Shortly before 10 p.m. on April 30, the Vikings selected University of Pittsburgh defensive end Patrick Jones II in the third round of the NFL draft. About 17 hours later, they picked up one of his teammates on the line.
In the sixth round on May 1, Minnesota took Panthers defensive tackle Jaylen Twyman. The two reported Sunday along with other rookies and some select players for training camp, which gets underway Wednesday at the TCO Performance Center.
“What a dream come true,” Pitt assistant head coach and defensive line coach Charlie Partridge said Sunday. “The odds of that are so slim. It doesn’t happen often that players from the same position group get drafted to the same team. It’s pretty awesome. They have a great relationship and a common approach in terms of work ethic. They’re excited. We’re excited. You’ve got a lot of Vikings fans now in Pittsburgh.’’
The players will start camp under different circumstances. Jones could be a candidate to start at right defensive end to replace Ifeadi Odenigbo, now with the New York Giants. Twyman is likely to start camp on the non-football injury list after being shot four times on June 21 while he was in a vehicle in his native Washington D.C.
Twyman’s agent, Drew Rosenhaus, told the Pioneer Press on Friday that Twyman would report to camp on time, and the agent was “hopeful he will be able to play this season and make a full recovery.” Rosenhaus doesn’t know when Twyman might take the field.
Partridge spoke to Twyman shortly after the incident and was given assurance the injuries weren’t serious to the defensive tackle, who was an innocent victim. The shots have been described as having made superficial exit wounds.
“I didn’t get into why the shooting happened,’’ Partridge said. “Jaylen grew up in a tough area. … He saw a lot of things growing up, and you don’t wish that on anybody when they’re young. I’m just glad that he’s OK.”
Partridge saw Jones in Pittsburgh following the June 18 conclusion of Minnesota’s minicamp, and the two talked plenty.
“He shared some of the things he learned about his NFL experience,” Partridge said. “I kind of kept reminding him that what he did last year, he operated like a pro. If he continues to do that, I think he’ll do good things.’’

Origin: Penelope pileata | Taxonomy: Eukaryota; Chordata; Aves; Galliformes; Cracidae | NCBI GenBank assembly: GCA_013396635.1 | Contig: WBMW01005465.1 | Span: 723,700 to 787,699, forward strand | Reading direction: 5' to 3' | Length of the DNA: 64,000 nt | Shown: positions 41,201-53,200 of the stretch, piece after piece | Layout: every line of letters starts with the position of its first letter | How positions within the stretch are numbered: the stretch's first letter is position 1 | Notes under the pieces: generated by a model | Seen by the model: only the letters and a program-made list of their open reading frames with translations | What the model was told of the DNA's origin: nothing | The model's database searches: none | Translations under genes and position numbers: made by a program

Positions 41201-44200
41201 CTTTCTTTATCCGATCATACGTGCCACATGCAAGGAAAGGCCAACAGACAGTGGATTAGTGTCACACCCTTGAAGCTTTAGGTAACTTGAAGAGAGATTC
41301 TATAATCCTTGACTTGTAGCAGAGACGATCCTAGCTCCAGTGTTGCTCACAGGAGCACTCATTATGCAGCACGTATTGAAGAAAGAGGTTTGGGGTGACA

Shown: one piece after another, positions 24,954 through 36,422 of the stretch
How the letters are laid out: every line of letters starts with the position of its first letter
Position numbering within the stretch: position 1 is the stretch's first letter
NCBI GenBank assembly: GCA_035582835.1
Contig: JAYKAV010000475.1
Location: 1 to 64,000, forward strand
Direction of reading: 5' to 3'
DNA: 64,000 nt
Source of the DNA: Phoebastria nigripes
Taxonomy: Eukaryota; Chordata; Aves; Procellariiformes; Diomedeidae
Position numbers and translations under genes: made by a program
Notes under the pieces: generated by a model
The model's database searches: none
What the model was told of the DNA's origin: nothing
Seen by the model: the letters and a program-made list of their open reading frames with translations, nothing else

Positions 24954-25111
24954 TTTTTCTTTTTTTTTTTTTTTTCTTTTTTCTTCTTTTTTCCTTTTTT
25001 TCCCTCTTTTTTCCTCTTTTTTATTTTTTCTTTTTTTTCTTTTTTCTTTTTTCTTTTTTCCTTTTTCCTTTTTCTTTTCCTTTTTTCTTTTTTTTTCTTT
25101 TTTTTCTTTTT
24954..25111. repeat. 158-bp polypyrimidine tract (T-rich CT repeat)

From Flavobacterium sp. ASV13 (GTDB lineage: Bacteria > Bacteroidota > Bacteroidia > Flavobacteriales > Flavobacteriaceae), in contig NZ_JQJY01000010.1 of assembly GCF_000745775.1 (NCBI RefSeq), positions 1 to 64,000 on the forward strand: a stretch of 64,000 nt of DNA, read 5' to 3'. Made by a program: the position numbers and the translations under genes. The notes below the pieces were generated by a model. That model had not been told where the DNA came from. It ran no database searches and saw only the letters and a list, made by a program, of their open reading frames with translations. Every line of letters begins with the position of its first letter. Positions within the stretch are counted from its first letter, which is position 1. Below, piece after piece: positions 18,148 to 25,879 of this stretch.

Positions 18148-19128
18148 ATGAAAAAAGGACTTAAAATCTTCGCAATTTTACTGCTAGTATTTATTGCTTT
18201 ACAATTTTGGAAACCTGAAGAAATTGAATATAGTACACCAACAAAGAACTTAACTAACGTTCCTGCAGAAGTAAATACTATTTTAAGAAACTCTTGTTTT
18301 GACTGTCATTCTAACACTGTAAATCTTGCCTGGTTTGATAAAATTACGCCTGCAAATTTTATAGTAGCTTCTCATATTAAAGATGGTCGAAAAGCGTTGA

The 6-foot-4, 262-pound Jones had nine sacks for the Panthers last season. He perhaps will be in the mix to battle to start with Stephen Weatherly, D.J. Wonnum, Jalyn Holmes and Janarius Robinson, a fifth-round pick from Florida State.
“I think he’s got the ability (to start as a rookie),’’ Partridge said. “He’s certainly got the willingness to put in additional time. He needs to weather the storm of learning the playbook. … I love the combination of Pat’s speed and his power.”
Partridge said Jones would have been drafted higher had he not been hampered by a hamstring injury suffered at his pro day.
The 6-2, 293-pound Twyman’s draft status perhaps was hurt by opting out of last year to help provide for his family during the coronavirus pandemic. That followed a season in which Twyman and Jones were twin terrors to opposing quarterbacks.
In 2019, Twyman had a team-high 10½ sacks and Jones had 8½. Prior to that season, Twyman had changed his number from 55 to 97 to honor former Panthers defensive tackle Aaron Donald, now a star with the Los Angeles Rams.
“He and Aaron have a great relationship,’’ Partridge said. “Aaron trains here when not in season. He wanted to honor Aaron and apply that pressure on himself.”
Twyman didn’t buckle under it.
“He’s a tremendous technician,’’ Partridge said. “He loves watching film and perfecting his technique.’’
Whenever he suits up, the Vikings likely will bring Twyman along slowly. They’re in good position in the interior defensive line with Michael Pierce, Dalvin Tomlinson, Sheldon Richardson and Armon Watts.
For now, Jones and Twyman are quite happy to have been reunited in Minnesota. Twyman said after being drafted that “it’s definitely a blessing being able to play with Pat again.’’ Jones echoed that in May during rookie minicamp.
“It’s just amazing,’’ Jones said. “It was like having a partner in crime (in college). We were out there, just doing our thing, going back there every day and just getting after the quarterbacks.’’
Wide receiver Dede Westbrook’s agency announced Sunday that he has signed his contract with Minnesota. The free agent told the Pioneer Press on Saturday that he would sign a one-year deal. When the Vikings turn the contract into the NFL, they will have to make a roster move to create room since they are at the 90-man offseason limit.